5. Bedrock Bob

    Bedrockbob contact? Glorieta

    You might find slag around the railroad, an old mining operation or somewhere they were welding but I am talking about just bits of torn metal. You find lots of pieces of metal in the woods. Mostly chunks of striking tools, axes and splitting wedges. Chain links, points of tools, teeth from trenchers, metal from vehicles, etc. etc. Anywhere around Santa Fe you have the old trails, the railroad, the highway, and all the wood cutting, farming and ranching operations. Then there was a running battle there that lasted several days and covered many square miles of mountains. Lots of schrapnel was produced. So you hit a lot of little chunks of tramp metal without much form. Some are broken and twisted from the original piece and some are just rusted away to formless blobs. All of that is suspect meteorites before you finally find one. Then all of that goes in the trash and you can settle down to the business at hand.
  6. Bedrock Bob

    A few oddities

    It would be cool to locate that acre and recover one of those gems just for the sake of the hunt. It would be a great treasure hunt IMHO. Very few could say they found one of those gems. It seems the collectors value may be far greater than any value the stone(s) might have as a gem. It would sure make a great treasure story...
  7. Bedrock Bob


    I love carnelian agate. I have seen huge slabs of that pretty stuff from Oregon! I always wanted to go hunt some there. I saw a YouTube where they were picking up big palm sized sabs of the stuff that looked like pink ribbon candy. They were somewhere in a volcanic field in western Oregon. Hey Birdbrain! Have you ever hunted for Oregon carnelian? That very first photo is getting darn close.
  8. Bedrock Bob

    Bedrockbob contact? Glorieta

    Here are some small Glorietas for you to compare yours with. If you find anything that looks like this I owe you some beers. I honestly hope you cash in on that offer.
  9. Bedrock Bob

    Bedrockbob contact? Glorieta

    Tramp metal of some sort. Free metallic iron can only be tramp metal or a meteorite. Those are the only two choices that are possible. His is some type of metal artifact.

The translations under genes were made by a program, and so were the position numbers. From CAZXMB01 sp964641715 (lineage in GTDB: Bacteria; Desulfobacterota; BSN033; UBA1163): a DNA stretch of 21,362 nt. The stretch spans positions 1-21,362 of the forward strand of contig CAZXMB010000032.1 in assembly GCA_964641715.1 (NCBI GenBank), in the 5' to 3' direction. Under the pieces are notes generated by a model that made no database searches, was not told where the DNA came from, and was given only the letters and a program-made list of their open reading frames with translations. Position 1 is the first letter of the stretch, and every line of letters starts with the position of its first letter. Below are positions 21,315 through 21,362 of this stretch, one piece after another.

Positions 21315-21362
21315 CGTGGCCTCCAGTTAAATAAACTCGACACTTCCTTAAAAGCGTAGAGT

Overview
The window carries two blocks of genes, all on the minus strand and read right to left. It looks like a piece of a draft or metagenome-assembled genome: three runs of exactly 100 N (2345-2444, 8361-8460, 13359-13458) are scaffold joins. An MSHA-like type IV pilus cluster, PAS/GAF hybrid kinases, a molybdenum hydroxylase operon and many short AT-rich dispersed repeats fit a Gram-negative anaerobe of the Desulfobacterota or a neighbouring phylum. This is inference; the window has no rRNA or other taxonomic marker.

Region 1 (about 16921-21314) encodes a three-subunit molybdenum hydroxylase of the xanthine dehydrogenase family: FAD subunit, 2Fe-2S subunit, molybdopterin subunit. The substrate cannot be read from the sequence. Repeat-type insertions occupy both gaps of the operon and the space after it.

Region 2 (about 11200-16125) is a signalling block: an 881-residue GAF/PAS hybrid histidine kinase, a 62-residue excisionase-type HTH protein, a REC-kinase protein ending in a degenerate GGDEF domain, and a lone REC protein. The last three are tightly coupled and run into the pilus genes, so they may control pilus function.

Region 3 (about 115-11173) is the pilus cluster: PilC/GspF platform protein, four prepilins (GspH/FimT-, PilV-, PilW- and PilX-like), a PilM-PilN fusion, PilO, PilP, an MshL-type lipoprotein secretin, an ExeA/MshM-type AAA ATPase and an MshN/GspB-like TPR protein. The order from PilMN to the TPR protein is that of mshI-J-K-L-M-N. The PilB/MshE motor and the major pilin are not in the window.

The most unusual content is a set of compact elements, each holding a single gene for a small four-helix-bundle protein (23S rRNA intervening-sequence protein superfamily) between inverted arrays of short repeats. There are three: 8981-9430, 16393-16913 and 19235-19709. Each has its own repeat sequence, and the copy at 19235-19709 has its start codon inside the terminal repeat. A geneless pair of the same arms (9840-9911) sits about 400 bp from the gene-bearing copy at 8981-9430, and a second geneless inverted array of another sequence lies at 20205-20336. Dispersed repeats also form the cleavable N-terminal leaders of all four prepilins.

10. Bedrock Bob


    I like your style my friend! You have a great assortment of stones.
  11. Bedrock Bob

    Bedrockbob contact? Glorieta

    It just does not look anything like a Glorieta. They are not hard to identify. Even the little tiny ones. Glorieta has a black/blue crust and is very sculpted. The rust is thin and several shades darker than terrestrial trash. Not bright like your piece. It is generally not corroded too badly and never has a shaley exterior like yours with little granules of sand stuck to the corrosion. If you see granules involved they are little shards of olivine. It is rounded, smooth, hard and heavy. And the smaller the pieces the more rounded little blebs and drops they are. They just don't look like tramp metal at all. They look more like blued BBs with irregular shapes. I have found a semi truck full of tramp metal and every piece looks like yours. I have found a shoe box full of Glorieta and not a single piece looks like yours. That coupled with the fact that the odds of you finding one without knowing exactly where to look are almost zero. That is what makes me sure. This is just my opinion though and the best explanation that I can offer you. If SEM tells you this matches the metallurgical profile of Glorieta then you can wave it in the air and proclaim that you have found one. I'm sure not going to argue with you and I will still buy you that beer. But you will have a hard time convincing anyone who is familiar with Glorieta because it just does not look anything like the material I have found or seen.
  12. Bedrock Bob

    Help identifying

    It sure does not look like a meteorite. Maybe a sandstone concretion of some sort. You are looking for metal flakes or chondrules in the window. I don't see any. Sorry man, I don't think so. But you did the appropriate test to find out! Now go find one that does stick to a magnet and has iron flecks inside! Regards, Bob
  13. Bedrock Bob

    Bedrockbob contact? Glorieta

    Once you have had the experiences that we have had then you will understand the humor. I hate to tell you but your specimen is not a Glorieta. You asked for an inroad to Glorieta and I gave you sound advice instead. I'm sorry it was not what you wanted or expected. But it is as good as you are going to get. The shortest route to success in this hobby is the route I laid out in my post. It is the shortest route to Glorieta as well although not a direct one. That is just the way it is. If you want to scour the ground in the NF somewhere for a Glorieta you can do that but I can assure you it will only make you see the humor in our posts more clearly. It will not, however yield any meteorites. If ever you decide to actually locate and hunt a strewn field and learn a bit about meteorites then feel free to ask. Glorieta is the only one you will not be able to find cooperation on. This isn't about you my friend. Please don't take it personally. Post your finds and if you do find one on NF land I will drive up to Albucrazy and buy you a drink. Heck I will buy you six. You will have earned them! Good luck Mr. Ice.
  14. Bedrock Bob

    Help identifying

  15. Bedrock Bob

    So I thought this was cool!

    Everyone knows what happens when you do that Mac!